The Assad family dictatorship has been pretty darned awful, but the opposition isn’t any better. The al-Nusra front, a major component of the Free Syrian Army that’s fighting to overthrow Assad, is about to be declared a terrorist organization. Given al Nusra’s involvement in the massacre of civilians and their connection to al Qaeda, you can probably see why it would be problematic for us to start giving them lots of weapons.

No problem, though. We can just arm the other rebel  groups, and everything will be hunky-dory.

Erm… Well…

Meanwhile, however, the “new opposition coalition” fighting for Syria, whose unity was solidified in mid-November, isn’t much of a step forward.  Its leader is Moaz al-Khatib, a Muslim Brotherhood member with a history of anti-Semitic, anti-Western statements, who has castigated as “revisionists” fellow Muslims (like Alawites) whose beliefs differ on the margins, and who believes that the bombing of Israelis is “evidence of God’s justice.”  Al-Khatib admires Yusuf al-Qaradawi, spiritual leader of the Muslim Brotherhood, who encourages Muslim nations to acquire nuclear weapons and “terrorize their enemies.”  Western media naturally refer to al-Khatib as a “moderate.”

With Al-Nusra and the new opposition coalition duking it out for Syria against Iran and Assad, Greenfield puts it this way: “Syria is coming down to a race between the Iranian allied Syrian government, the Muslim Brotherhood and Al Qaeda.”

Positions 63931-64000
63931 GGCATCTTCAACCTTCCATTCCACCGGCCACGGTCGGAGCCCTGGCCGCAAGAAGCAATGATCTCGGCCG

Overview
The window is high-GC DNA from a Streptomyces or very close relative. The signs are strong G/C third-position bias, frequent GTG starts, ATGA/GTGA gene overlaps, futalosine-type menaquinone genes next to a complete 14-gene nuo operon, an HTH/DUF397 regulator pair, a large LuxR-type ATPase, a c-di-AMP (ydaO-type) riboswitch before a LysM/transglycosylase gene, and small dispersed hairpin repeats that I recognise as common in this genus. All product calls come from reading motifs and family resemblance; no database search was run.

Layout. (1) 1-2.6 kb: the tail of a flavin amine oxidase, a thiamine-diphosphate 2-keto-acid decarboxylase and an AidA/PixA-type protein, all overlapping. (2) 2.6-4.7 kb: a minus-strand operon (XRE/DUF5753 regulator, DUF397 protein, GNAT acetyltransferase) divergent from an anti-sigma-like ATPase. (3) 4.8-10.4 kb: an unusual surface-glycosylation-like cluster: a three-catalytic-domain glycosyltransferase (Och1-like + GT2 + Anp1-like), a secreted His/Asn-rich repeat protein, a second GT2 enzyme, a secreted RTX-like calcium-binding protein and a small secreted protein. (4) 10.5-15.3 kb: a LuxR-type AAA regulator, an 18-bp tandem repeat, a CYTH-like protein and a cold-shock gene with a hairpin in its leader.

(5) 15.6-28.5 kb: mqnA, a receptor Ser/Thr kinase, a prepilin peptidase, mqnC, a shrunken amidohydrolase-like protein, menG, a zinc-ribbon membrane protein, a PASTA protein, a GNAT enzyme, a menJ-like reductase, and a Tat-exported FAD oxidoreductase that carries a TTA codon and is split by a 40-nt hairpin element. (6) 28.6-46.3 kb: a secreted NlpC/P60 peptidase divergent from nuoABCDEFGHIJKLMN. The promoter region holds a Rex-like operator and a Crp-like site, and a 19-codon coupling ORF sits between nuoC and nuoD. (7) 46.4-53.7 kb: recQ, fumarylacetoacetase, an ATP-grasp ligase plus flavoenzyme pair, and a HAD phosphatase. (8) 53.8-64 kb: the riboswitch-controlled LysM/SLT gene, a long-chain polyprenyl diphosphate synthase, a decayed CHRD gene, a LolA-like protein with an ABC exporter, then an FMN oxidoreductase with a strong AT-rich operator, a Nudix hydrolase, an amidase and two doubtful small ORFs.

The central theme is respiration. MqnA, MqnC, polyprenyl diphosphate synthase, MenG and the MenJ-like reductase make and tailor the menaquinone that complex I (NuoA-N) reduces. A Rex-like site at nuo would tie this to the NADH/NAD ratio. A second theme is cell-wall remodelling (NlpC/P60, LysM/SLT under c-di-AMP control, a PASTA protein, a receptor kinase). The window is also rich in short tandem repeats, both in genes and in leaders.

Wonderful. At least we have Team Smart Power to sort all this out for us and make the savvy choices, right?

Right? smiley worried

I have no problem with playing the “Great Power” game and working to overthrow Assad, an important client of Iran and patron to Iran’s cat’s-paw, Hizbullah. Taking down the mafiocracy in Damascus would gravely weaken the influence of  the mullahs in the area around Israel. They know that, too, which is why they’ve put their elite Revolutionary Guard corps into Syria’s “internal” war. And, let’s face it, the Iranians have been at war with us since the Shah was overthrown, whether we’ve acknowledged that or not.

But, let’s be smart about it. Giving weapons to those who might turnaround some day and use them on us or our allies would be trading one hot mess for another, all in pursuit of a short-term gain. It may well be that, in light of calm analysis, our options there are limited, that there may only be a very few players we can work with. Fine. Far better be it to play the mediocre hand we’ve got and establish what influence we can with a possible post-Assad regime, than it would be to do the equivalent of drawing four cards and hoping for a straight, which is what shoveling weapons at al Nusrah or the FSA and keeping our fingers crossed would amount to.

That worked so well in Libya, after all.

Patience and restraint (and ignoring that fatuous “Responsibility to Protect” doctrine liberal internationalists have fallen in love with) here is by far the smartest use of power.

PS: “But what about Iraq?”, some may ask. “Didn’t you support intervening there?” Yep, I did at the time, and I still do. I believe the liberation of Iraq and the destruction of the Hussein regime was the right thing to do, given the totality of the strategic situation. But one of the weaknesses of the operation was our lack of knowledge about the players on the ground, and that lead to mistakes and serious problems during the occupation. Whatever we do in Syria, I’d like us not to suffer from a similar lack of knowledge.

PPS: Be sure to read all of J.E. Dyer’s post, just to see how charming our potential partners are. Two things to keep in mind: chemical weapons and “bunny snuff videos.”

via The Morning Jolt

(Crossposted at Sister Toldjah)